In Cargo of Limbs, a modern re-imagining of Book Six of Virgil's Aeneid, two Western journalists document – in their contrasting ways – the ordeal of Syrian migrants fleeing war and persecution, trying to cross the Mediterranean in search of safety in contemporary Europe.
The tone and narrative of this new work – as in the original – is dream-like and nightmarish. As their journey unfolds, the journalists and those they travel with approach a shoreline. But this is not the River Styx; it is the inhospitable edge of the Mediterranean and the ferryman’s boats – "the black dinghy squeals / the leaking boat groans" – seem to promise danger more than escape.
Dan O’Brien, US poet, playwright and author of War Reporter, writes: "Martyn Crucefix knows in his bones that “what / happens is what’s true” and his liquid, propulsive poem records, like the accompanying photographs by Syrian artist Amel Alzakout, the horrible adventure of survival. Cargo of Limbs sees or struggles to see; it is a lament and a rebuke, a concise saga of our savage time".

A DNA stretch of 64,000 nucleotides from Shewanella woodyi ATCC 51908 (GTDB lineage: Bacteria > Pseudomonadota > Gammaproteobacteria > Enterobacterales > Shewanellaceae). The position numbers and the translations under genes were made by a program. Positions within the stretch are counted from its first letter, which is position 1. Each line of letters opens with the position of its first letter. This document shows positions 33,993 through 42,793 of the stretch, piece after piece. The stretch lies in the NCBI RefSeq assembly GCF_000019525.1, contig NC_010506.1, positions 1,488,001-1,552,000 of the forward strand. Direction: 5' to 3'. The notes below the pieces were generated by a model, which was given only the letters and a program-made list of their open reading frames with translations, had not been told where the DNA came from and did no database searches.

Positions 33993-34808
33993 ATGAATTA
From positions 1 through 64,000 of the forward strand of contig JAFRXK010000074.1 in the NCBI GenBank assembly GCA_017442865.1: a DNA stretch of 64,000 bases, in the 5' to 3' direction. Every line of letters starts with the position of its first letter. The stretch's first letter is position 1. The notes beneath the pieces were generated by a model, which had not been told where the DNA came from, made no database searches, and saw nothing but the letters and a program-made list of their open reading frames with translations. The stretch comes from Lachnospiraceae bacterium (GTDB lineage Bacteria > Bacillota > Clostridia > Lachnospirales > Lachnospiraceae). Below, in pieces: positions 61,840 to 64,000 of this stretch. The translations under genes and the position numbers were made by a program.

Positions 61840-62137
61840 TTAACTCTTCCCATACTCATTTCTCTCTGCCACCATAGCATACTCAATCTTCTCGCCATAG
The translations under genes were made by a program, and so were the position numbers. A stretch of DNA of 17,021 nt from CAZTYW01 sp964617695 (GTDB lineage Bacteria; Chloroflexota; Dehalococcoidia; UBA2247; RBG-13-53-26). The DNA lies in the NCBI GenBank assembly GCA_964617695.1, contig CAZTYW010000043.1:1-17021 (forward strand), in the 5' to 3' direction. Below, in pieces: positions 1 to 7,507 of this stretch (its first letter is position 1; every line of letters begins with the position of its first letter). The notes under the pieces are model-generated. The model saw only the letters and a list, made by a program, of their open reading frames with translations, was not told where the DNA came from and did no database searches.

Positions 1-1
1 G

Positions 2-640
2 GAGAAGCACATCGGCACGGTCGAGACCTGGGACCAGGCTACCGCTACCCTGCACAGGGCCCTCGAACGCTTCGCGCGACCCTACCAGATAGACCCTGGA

Amel Alzakout captured the photographs that accompany the book on a camera strapped to her wrist as she was fleeing Syria. During the crossing, the boat she was travelling on capsized; she was extremely fortunate to survive. Amel's images appeared in Richard Mosse's film Incoming, part of Forensic Architecture's Turner Prize-shortlisted investigation of the incident; they will also form the basis of the upcoming film Purple Sea.
The book also includes an essay on the current migration crisis by the Kurdish poet Choman Hardi, and an essay on the process of writing the poem by the author.
Cargo of Limbs by Martyn Crucefix
Size: 42pp, W125 x H140mm, full colour throughout. First edition, limited to 300 copies, signed by the author. ISBN 9781916197107. Published November 2019
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